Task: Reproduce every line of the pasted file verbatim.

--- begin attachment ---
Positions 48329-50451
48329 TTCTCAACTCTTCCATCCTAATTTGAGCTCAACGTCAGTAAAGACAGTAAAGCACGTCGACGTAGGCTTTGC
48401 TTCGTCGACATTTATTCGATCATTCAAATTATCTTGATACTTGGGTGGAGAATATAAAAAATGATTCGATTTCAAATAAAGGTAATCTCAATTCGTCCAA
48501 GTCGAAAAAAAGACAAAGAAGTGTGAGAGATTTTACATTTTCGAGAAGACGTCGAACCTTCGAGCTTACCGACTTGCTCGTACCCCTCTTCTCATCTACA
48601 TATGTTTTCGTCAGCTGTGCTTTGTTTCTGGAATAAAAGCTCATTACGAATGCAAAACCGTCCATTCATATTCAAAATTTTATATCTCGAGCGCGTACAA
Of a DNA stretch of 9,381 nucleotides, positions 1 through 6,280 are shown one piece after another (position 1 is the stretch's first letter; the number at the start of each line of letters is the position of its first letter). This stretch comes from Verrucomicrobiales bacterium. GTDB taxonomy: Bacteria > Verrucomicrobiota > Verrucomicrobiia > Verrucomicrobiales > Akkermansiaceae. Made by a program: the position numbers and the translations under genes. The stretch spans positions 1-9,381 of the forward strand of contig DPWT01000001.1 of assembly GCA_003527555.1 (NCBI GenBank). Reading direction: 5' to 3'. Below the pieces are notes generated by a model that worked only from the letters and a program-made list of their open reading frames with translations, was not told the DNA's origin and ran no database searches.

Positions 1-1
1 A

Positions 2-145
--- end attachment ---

Positions 48329-50451
48329 TTCTCAACTCTTCCATCCTAATTTGAGCTCAACGTCAGTAAAGACAGTAAAGCACGTCGACGTAGGCTTTGC
48401 TTCGTCGACATTTATTCGATCATTCAAATTATCTTGATACTTGGGTGGAGAATATAAAAAATGATTCGATTTCAAATAAAGGTAATCTCAATTCGTCCAA
48501 GTCGAAAAAAAGACAAAGAAGTGTGAGAGATTTTACATTTTCGAGAAGACGTCGAACCTTCGAGCTTACCGACTTGCTCGTACCCCTCTTCTCATCTACA
48601 TATGTTTTCGTCAGCTGTGCTTTGTTTCTGGAATAAAAGCTCATTACGAATGCAAAACCGTCCATTCATATTCAAAATTTTATATCTCGAGCGCGTACAA
Of a DNA stretch of 9,381 nucleotides, positions 1 through 6,280 are shown one piece after another (position 1 is the stretch's first letter; the number at the start of each line of letters is the position of its first letter). This stretch comes from Verrucomicrobiales bacterium. GTDB taxonomy: Bacteria > Verrucomicrobiota > Verrucomicrobiia > Verrucomicrobiales > Akkermansiaceae. Made by a program: the position numbers and the translations under genes. The stretch spans positions 1-9,381 of the forward strand of contig DPWT01000001.1 of assembly GCA_003527555.1 (NCBI GenBank). Reading direction: 5' to 3'. Below the pieces are notes generated by a model that worked only from the letters and a program-made list of their open reading frames with translations, was not told the DNA's origin and ran no database searches.

Positions 1-1
1 A

Positions 2-145